Research has also shown that chronic inflammation (a normally protective response of the body to injury or infection) has been associated with NCDs including diabetes and heart disease. Nutrition plays a key role in the regulation of this inflammatory response. It has been shown that diets consisting of a greater intake of red meat, high-fat products, refined grains, and simple carbohydrates can result in higher levels of markers of inflammation, even in the absence of injury or infection.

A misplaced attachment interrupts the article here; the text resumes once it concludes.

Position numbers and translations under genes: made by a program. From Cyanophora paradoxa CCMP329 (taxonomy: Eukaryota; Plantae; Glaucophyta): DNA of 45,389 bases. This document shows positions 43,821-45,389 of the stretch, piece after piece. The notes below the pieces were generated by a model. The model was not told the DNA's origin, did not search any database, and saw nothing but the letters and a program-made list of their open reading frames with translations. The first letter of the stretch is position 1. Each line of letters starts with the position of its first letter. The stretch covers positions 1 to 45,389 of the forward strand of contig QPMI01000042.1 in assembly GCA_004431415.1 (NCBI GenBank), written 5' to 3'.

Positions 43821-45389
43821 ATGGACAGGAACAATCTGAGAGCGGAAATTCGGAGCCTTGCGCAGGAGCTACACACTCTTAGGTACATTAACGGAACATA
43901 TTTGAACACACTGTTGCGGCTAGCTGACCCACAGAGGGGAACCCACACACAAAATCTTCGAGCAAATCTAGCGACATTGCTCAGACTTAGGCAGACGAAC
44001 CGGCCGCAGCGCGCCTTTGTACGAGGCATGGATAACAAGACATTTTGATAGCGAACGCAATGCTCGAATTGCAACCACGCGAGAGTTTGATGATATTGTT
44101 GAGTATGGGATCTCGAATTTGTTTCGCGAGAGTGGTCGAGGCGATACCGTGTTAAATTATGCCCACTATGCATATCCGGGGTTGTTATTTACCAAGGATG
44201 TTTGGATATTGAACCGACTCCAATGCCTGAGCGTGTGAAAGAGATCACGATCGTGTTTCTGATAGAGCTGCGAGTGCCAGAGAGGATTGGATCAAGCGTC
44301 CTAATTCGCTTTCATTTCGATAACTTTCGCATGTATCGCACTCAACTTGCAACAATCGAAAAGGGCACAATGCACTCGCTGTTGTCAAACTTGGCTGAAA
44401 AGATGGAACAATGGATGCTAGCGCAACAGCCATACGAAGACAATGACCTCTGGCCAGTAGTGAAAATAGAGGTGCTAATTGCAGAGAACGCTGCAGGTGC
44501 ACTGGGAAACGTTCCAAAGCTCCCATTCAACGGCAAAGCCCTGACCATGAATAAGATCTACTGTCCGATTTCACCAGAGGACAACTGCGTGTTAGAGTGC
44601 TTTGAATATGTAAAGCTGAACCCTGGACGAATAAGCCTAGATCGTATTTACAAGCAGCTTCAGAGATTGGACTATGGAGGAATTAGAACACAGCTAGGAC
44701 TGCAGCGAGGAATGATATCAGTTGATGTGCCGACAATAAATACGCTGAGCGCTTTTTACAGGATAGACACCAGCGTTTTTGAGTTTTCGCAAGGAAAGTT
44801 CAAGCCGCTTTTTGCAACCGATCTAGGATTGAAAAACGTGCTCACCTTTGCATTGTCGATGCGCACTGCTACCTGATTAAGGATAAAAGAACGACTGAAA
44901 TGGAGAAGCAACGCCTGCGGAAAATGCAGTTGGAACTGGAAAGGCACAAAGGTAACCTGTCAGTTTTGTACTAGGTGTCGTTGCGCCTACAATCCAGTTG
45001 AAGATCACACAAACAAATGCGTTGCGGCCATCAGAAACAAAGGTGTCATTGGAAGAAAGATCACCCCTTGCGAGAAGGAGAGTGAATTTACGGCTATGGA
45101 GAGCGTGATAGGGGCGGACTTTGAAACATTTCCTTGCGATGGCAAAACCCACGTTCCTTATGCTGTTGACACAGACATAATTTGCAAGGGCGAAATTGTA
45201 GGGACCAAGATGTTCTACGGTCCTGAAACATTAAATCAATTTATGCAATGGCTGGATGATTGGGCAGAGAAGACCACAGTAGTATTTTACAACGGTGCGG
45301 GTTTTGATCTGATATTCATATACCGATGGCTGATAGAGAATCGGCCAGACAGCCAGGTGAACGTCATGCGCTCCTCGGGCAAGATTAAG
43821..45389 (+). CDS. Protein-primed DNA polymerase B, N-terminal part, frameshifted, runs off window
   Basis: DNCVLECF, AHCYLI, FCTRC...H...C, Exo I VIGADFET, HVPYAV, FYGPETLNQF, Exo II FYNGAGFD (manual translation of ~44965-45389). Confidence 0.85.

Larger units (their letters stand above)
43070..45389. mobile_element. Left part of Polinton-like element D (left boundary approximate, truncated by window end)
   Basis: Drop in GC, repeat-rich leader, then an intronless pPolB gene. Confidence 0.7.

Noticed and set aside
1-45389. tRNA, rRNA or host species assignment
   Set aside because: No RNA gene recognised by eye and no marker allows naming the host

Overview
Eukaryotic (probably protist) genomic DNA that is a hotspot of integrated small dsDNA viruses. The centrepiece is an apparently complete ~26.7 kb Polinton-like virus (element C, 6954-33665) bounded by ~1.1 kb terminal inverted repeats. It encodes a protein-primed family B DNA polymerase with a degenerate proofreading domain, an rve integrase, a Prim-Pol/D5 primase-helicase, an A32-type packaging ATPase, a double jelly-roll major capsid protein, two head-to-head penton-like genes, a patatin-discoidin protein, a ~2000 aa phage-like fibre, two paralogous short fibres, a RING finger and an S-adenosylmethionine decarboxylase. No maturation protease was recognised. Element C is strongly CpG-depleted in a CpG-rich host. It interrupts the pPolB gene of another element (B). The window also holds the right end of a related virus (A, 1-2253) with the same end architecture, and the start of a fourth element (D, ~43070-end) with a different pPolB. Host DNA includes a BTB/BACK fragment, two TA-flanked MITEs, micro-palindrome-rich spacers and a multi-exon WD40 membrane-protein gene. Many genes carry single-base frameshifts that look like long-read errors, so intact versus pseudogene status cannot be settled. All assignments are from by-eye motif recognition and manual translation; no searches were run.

In this context, the Healthy Life Trajectories Initiative (HeLTI) programme was set up as a joint initiative funded by the Canadian Institutes of Health Research, Department of Biotechnology (India), Medical Research Council (South Africa) and the National Natural Science Foundation (China), in collaboration with the World Health Organisation. There are four separate but harmonised intervention studies in Mysore (India), Johannesburg (South Africa), Shanghai (China) and two provinces in Canada. The studies will test the concept that interventions addressing maternal nutrition and well-being from before pregnancy, and continued through pregnancy and after birth will improve maternal and child health including the long-term well-being of the child. As part of the main study, we will collect a range of biological samples (blood, buccal and vaginal swabs, urine, stool, cord blood and placenta) from the women/mothers, fathers and children.